In his address, the president also mentioned P-Tech, which Obama himself visited last year. “Now at schools like P-Tech in Brooklyn, a collaboration between New York [City] public schools and City University of New York and IBM, students will graduate with a high school diploma and an associate’s degree in computers or engineering,” he said. “We need to give every American student opportunities like this.”

It has taken a lot of political work to get to this point. But we are nowhere near finished. How do we advocate for CTE inside each school system in the entire country, not just in New York City? That is the question we face.

More people support CTE than ever before because the economic development aspect of it appeals to them. CTE helps prepare students to enter the workplace, which private industry wholeheartedly supports. But the other piece that makes CTE so compelling—even though it’s rarely talked about—is the engagement of students and how CTE helps to shape them into better people, equipped with real skills to help them thrive in the world.

Students who graduate from CTE programs leave school with industry certifications in computer engineering, automotive technology, graphic arts, and culinary arts, just to name a few examples. While these certifications show they’re prepared with the knowledge and skills to work in a certain field, what such documents also really say is that this student has been actively engaged in his or her learning, has figured out how to work in groups, and has developed all those critical-thinking skills that education experts constantly emphasize.

Just as important, certifications show that students have acquired the “soft skills” (though I dislike the term)—such as perseverance and determination—that enable them to face defeat and pick themselves up so they can turn a loss into a victory. For me, there is nothing “soft” about such skills. They are important social-emotional developments that we often don’t value enough in education.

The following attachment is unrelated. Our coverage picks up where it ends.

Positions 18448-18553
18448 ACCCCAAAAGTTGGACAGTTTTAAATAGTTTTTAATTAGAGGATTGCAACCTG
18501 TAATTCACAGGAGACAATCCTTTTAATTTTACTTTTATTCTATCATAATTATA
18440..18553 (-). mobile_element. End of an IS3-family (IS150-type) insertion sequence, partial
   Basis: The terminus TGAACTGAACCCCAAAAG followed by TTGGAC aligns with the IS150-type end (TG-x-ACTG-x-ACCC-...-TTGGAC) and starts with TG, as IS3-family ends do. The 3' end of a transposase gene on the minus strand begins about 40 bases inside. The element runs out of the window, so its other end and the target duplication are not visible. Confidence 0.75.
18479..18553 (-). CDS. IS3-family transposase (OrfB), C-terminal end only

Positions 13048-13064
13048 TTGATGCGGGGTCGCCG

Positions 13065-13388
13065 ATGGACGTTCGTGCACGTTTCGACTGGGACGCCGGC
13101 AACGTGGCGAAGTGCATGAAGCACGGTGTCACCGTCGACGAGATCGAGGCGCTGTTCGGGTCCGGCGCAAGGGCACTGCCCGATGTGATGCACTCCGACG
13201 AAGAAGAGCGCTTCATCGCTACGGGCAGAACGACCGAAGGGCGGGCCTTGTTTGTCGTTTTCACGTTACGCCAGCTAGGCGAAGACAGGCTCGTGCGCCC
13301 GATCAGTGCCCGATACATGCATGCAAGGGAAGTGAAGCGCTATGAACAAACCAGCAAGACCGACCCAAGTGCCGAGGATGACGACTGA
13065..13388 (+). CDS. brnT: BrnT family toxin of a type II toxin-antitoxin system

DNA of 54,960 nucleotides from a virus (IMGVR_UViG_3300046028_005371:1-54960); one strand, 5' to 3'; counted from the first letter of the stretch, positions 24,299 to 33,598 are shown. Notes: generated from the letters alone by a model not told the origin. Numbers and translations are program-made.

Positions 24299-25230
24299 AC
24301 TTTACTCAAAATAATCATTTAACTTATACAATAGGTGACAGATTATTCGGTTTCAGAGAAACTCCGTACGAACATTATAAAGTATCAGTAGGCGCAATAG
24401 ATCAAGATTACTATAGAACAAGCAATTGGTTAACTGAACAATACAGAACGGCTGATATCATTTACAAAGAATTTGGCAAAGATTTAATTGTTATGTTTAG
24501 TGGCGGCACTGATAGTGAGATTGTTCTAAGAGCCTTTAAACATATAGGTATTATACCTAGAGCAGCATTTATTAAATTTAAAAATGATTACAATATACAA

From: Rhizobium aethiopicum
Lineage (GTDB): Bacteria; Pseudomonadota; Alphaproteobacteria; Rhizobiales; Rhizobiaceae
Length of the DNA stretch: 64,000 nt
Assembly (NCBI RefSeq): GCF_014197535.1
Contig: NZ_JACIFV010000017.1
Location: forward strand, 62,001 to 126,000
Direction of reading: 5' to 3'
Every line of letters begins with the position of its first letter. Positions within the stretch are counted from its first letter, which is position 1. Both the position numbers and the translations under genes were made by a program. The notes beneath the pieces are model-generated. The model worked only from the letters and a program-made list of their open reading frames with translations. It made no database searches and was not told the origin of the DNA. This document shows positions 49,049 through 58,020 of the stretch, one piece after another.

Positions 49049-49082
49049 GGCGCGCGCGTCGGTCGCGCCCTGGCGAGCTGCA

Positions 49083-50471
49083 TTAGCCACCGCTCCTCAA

Children who complete CTE courses have had to figure out tough lessons: for instance, how to work with their peers and how to solve problems for which there are no easy answers. They can’t just look it up in a book. They must figure out in other ways how to complete something real, like wiring a house, building a transmission, or maintaining an airplane. When talk in education turns to students having to compete with the rest of the world, academic knowledge, soft skills, and knowledge of technical subjects are what our children are going to need to know.

The emergence of high-quality CTE programs has energized teachers across New York City, and I hope word about their good work continues to spread throughout the country. Their message is simple: CTE is a viable and rigorous educational option for children, and one that should be expanded and enhanced. Not only does CTE engage students in new and powerful ways, but it also ensures that students are college and career ready.


Michael Mulgrew has been the president of the United Federation of Teachers (UFT) since 2009 and has been a vice president of the American Federation of Teachers since 2008. He is also an executive board member of the New York State United Teachers and sits on the boards of the Council for Unity, the City University of New York’s Joseph S. Murphy Institute for Worker Education and Labor Studies, and New Visions for Public Schools. A former classroom teacher and UFT chapter leader, Mulgrew was the UFT’s vice president for career and technical education high schools and later served as its chief operating officer. This article is adapted from a presentation he gave at the conference Fulfilling the Promise of a Quality Education for All: 21st Century Career and Technical Education, organized by the UFT and the Albert Shanker Institute, in cooperation with the CTE Technical Assistance Center of New York, in October 2013.

*To read the full statement, visit www.shankerinstitute.org/21st-century-career-technical-education. (back to the article)

To read the full transcript of the State of the Union address, visit www.whitehouse.gov/the-press-office/2013/02/12/remarks-president-state-u.... (back to the article)

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Professional educators—in the classroom, library, counseling center, or anywhere in between—share one overarching goal: ensuring all students receive the rich, well-rounded education they need to be productive, engaged citizens. In this regular feature, we explore the work of professional educators—their accomplishments and their challenges—so that the lessons they have learned can benefit students across the country. After all, listening to the professionals who do this work every day is a blueprint for success.